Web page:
Most of the time when I hear or read about clever angles relating to the Kentucky Derby, I pay about as much attention to them as I do to political ads around election season. In other words, I dismiss them.

So, it should come as no surprise that, despite the fact I’m a big believer in pace handicapping and firmly believe that a fast finish is highly relevant to a horse’s overall success, I’ve never really focused on final fractions in Kentucky Derby prep races. Mind you, I produce my own pace figures, so, in a sense, I get the same insights.

For example, I’m well aware of the fact that horses recording a “poor” late speed ration (-15 or less) last time are just 1-for-82 in the Run for the Roses over the past 25 years. I also know that animals earning an LSR of -10 or greater in their last prep have won 21 of the last 25 editions of America’s greatest horse race.

Still, a question from a reader prompted me to study the final fractions more closely — in search of quick and easy rules for Kentucky Derby consideration or elimination.

My quest began with Jennie Rees.

Rees is a longtime turf writer and the one who gave birth to the Final Fractions Theory (no word on who won the baby pool). According to Rees, at the suggestion of trainer Phil Thomas, she did some research and found that horses finishing their final 1 1/8-mile prep in 38 seconds or less significantly outperformed those that didn’t.

“The premise is that horses who meet those parameters are more likely to be able to handle the extra eighth-mile they’ll face in the 1 1/4-mile Kentucky Derby,” Rees wrote in a 2016 column. “It also suggests that those horses are in good form and not regressing.”

Fellow turf writer J. Keeler Johnson seems to agree.

In an article for *America’s Best Racing,* Johnson notes that “the last five Kentucky Derby winners – and 15 of the last 20 – ran the last three-eighths of their final Derby prep race in less than 38 seconds, indicating that analyzing these fractional times can be very useful for handicapping the Kentucky Derby.”

Of course, neither Rees nor Johnson provide any statistics proving their assertions to be true (noting that 15 of 20 Derby winners finished their final prep in 38 seconds or less does not consider how many Derby *losers* also met this stipulation).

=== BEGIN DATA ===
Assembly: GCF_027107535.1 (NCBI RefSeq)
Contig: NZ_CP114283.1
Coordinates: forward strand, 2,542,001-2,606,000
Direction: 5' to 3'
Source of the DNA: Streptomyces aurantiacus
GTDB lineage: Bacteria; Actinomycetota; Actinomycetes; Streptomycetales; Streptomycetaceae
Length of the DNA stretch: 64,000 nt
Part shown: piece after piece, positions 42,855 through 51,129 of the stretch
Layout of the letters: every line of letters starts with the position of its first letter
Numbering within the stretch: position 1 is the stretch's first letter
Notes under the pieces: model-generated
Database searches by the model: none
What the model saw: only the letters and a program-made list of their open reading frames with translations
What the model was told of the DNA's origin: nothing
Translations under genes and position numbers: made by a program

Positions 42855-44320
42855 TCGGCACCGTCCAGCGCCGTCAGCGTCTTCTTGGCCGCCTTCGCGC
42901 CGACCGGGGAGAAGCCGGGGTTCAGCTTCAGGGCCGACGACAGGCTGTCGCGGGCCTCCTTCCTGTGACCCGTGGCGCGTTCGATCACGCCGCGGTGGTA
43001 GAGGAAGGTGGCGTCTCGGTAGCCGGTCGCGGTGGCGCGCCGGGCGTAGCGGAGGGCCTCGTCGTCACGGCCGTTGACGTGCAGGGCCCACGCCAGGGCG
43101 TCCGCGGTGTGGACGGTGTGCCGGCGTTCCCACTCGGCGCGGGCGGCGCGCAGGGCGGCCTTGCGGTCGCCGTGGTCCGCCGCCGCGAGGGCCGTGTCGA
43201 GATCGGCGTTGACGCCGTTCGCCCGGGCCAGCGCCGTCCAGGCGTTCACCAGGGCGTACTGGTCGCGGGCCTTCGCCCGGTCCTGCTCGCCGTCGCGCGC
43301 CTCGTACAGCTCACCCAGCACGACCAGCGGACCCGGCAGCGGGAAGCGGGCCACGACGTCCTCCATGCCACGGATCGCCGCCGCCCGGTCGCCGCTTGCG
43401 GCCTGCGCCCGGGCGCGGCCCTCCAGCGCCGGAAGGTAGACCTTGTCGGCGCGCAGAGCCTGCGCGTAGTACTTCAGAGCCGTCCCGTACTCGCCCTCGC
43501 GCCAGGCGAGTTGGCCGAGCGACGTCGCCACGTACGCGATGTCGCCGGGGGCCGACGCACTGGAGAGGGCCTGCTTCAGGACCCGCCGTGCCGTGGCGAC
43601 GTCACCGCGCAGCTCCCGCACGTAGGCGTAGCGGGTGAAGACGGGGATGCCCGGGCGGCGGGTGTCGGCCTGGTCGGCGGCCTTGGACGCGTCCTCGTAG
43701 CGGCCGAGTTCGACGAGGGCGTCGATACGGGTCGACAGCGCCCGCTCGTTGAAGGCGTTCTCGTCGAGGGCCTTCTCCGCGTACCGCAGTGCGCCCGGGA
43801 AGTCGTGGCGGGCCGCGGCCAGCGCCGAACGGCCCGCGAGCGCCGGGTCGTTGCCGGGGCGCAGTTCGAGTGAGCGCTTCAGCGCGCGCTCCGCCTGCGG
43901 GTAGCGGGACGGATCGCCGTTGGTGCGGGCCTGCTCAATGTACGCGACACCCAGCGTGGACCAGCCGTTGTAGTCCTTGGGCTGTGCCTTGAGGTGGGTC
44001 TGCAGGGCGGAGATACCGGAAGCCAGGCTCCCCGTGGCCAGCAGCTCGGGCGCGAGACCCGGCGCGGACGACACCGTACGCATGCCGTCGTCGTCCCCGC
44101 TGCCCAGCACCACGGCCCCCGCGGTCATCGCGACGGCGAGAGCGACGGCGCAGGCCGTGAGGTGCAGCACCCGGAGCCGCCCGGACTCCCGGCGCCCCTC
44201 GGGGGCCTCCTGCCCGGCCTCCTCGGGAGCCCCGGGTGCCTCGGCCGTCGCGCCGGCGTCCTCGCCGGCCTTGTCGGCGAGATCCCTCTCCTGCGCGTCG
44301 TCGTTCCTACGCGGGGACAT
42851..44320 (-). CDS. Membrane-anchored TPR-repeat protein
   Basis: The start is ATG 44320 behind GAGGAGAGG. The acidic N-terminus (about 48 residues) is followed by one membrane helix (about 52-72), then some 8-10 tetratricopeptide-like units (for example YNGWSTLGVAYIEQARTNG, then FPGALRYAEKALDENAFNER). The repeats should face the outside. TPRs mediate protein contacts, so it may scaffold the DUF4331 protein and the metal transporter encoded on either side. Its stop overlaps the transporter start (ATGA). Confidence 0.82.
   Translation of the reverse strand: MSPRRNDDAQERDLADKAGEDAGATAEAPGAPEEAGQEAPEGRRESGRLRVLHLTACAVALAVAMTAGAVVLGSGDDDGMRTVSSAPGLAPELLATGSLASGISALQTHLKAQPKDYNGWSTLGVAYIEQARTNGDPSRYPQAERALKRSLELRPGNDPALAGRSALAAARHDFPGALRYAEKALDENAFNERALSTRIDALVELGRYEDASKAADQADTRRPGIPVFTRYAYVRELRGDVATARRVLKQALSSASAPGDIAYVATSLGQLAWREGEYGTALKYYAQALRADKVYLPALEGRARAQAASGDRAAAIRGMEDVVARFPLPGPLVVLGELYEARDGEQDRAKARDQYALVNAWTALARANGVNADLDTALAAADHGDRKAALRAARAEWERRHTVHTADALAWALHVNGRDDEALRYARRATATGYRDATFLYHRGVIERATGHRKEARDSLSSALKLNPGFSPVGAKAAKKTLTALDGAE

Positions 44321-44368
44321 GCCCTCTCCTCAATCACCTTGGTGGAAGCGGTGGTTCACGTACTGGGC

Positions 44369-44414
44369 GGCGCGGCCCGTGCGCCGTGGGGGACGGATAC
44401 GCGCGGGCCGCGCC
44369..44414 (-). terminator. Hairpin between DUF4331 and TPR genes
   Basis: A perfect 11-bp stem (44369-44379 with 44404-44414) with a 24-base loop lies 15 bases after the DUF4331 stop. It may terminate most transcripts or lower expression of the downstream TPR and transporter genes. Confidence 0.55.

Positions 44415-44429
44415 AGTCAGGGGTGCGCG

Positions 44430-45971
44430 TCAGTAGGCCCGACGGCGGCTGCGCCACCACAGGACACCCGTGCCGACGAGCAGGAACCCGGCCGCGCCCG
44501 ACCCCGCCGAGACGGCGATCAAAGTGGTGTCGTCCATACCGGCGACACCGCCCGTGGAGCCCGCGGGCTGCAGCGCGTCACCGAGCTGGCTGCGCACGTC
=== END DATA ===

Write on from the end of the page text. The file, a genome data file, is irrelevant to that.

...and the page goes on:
So, with an assist from my Kentucky Derby database, along with several mind-numbing updates and some good glue to sniff, I found the answer, which I’ve tabulated below. Before I present the data, however, there are a couple things I think readers should know.

**1)** I employed a mathematical formula to obtain a more precise value for a length. In his excellent piece, Johnson points out some of the issues with the standard five-lengths-per-second rule and, instead, used “the estimation that six lengths is equal to one second.” But that’s not really accurate either, as the value of a length is variable — dependent on both time and distance (not to mention the actual length of the horse in question, which is practically impossible to ascertain).

**2)** I converted all the final fractions to a one-furlong time. Hence a horse that ran its final 3/8-mile in 36 seconds and gained three lengths from the second call to the finish was credited with a 12-second final time and a one-length gain (which was then adjusted via the formula referenced above). This doesn’t change the final calculations in any way; it just makes it easier to compare horses that ran at different distances, e.g. horses that last competed in 1 1/16-mile races, like the Lexington Stakes (G3).

So, without any further ado, here are the numbers:

HORSES THAT FINISHED THEIR FINAL PREPS IN 12 2/3 SECONDS PER FURLONG OR LESS (since 1992)

Number: 257

Winners: 19

Win Rate: 7.4%

$2 Net: **$2.04
**IV:

**1.37**

OBIV:

**1.05**

HORSES THAT __DIDN’T FINISH__ THEIR FINAL PREPS IN 12 2/3 SECONDS PER FURLONG OR LESS (since 1992)

Number: 202

Winners: 6

Win Rate: 3.0%

$2 Net: **$0.97
**IV:

**0.54**

OBIV:

**0.53**

**NOTE:** The impact value, or IV, referenced above is a measurement of the number of times a winning horse shows a particular attribute compared to the number of times other entrants show that very same attribute. An IV greater than 1.00 suggests that the attribute is positive (produces more winners than expected), while an IV less than 1.00 implies the opposite.

*The odds-based impact value, or OBIV, follows a similar logic — except the final odds, rather than the number of entrants, determine each horse’s probability of visiting the winner’s circle. Hence, if a horse favored at even odds wins, the OBIV would be 2.00 (1/0.5). Because takeout and breakage are part of the final odds, a neutral OBIV (comparable to an IV of 1.00) ranges from 0.80 to 0.85 (see chart below).*

Well, it looks as though Rees and Johnson are on to something: a strong last-race finish *is *a very positive sign for horses hoping to accessorize with roses on the first Saturday in May. On the other hand, the Final Fraction Theory has missed some great prices over the past 10 years, including back-to-back winners Mine That Bird ($103.20 in 2009) and Super Saver ($18.00 in 2010).

I still prefer my pace figures, but the data clearly suggests that there is a benefit to analyzing the raw numbers. And, hey, it’s easy enough to do, so why not compile the data?

Below is a listing of this year’s top Kentucky Derby candidates and how they rank according to the Final Fraction Theory: